December 25, 2015 - 8:30 AM
Thousands of people will be jumping into their vehicles and hitting the B.C. highways visit friends and relatives, or driving to their favourite winter recreation area.
To keep you out of the ditch, the province has provided a list of tips to make sure your trip is a safe one.
- Look ahead at the route and weather. Drive B.C. has information on all highways in the province, including weather forecasts and highways cams. Drive B.C. has produced a handy video to help you navigate its website.
- Be storm ready. With typical winter storms in B.C. downed power lines are common, as are flooding, power outages, landslides and hazardous driving conditions. Be sure to drive cautiously and stay away from downed power lines as well as damaged or flooded roads.
- Prepare for an unexpected delay in cold temperatures by keeping warm clothing and food handy and a full gas tank. For a full list of recommended items to have in your vehicle check out this TranBC webpage.
- Highways can be closed to traffic for avalanche control, extreme weather or motor vehicle incidents. There may not be a detour available.
- Is the driver rested and ready? Snow, ice and long distances can be trying for drivers whose experience in these conditions may be limited. Have a look at the seven things to know before driving the Coquihalla or other mountain passes.
- Expect the unexpected such as wild animals crossing, or loss of traction, or needing a lot more stopping room. Always drive to the conditions, keep alert and leave space to stop safely. Stay alert, stay safe and enjoy the drive.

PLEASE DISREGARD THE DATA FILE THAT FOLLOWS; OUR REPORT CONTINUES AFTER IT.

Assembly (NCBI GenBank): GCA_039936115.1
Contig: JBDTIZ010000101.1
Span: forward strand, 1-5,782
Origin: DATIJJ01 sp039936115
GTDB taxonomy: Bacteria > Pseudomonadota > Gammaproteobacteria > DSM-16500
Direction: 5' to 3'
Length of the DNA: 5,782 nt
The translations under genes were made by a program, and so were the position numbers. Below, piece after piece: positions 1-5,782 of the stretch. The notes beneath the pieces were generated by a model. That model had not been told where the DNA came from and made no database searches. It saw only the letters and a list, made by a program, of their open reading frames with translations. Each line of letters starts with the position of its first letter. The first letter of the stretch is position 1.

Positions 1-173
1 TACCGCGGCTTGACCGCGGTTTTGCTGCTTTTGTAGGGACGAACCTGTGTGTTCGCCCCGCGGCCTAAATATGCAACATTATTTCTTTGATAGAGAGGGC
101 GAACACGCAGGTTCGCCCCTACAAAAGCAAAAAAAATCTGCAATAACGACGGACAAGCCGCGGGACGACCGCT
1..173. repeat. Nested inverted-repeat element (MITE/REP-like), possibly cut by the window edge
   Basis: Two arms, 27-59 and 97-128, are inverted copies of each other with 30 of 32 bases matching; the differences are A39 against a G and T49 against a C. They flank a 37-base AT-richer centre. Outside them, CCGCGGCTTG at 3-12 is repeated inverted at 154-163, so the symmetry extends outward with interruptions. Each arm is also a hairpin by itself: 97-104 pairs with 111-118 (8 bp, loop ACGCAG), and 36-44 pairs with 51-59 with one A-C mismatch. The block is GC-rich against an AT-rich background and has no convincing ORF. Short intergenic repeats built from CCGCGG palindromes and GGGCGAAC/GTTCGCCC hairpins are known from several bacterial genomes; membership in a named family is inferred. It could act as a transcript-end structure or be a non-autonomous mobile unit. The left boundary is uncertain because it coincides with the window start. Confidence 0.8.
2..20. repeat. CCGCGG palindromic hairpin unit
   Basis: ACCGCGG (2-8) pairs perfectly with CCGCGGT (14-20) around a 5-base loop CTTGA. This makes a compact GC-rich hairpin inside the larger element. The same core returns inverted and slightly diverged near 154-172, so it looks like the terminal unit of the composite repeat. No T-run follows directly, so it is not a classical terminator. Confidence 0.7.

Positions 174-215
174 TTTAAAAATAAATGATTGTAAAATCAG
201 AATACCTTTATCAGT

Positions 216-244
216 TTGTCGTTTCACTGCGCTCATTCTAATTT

Image Credit: Contributed/Government of B.C.
- Is the vehicle ready for the road? Winter tires are required on highways outside southern coastal areas Oct. 1 to March 31. The Ministry of Transportation has been running a public awareness campaign called Shift Into Winter which includes a webpage full of helpful information about winter tires.
In good condition, winter tires have a minimum 3.5 mm tread depth to provide the traction needed to drive safely on highways where winter weather can be expected. Ensure the vehicle is mechanically sound and has good wipers as well as working headlights and taillights.
- If you plan to drink, look for a designated driver. That could mean a friend, a taxi service, or, in Kamloops, Operation Red Nose. According to ICBC an average of 29 people are killed in the Southern Interior crashes involving impaired driving every year.
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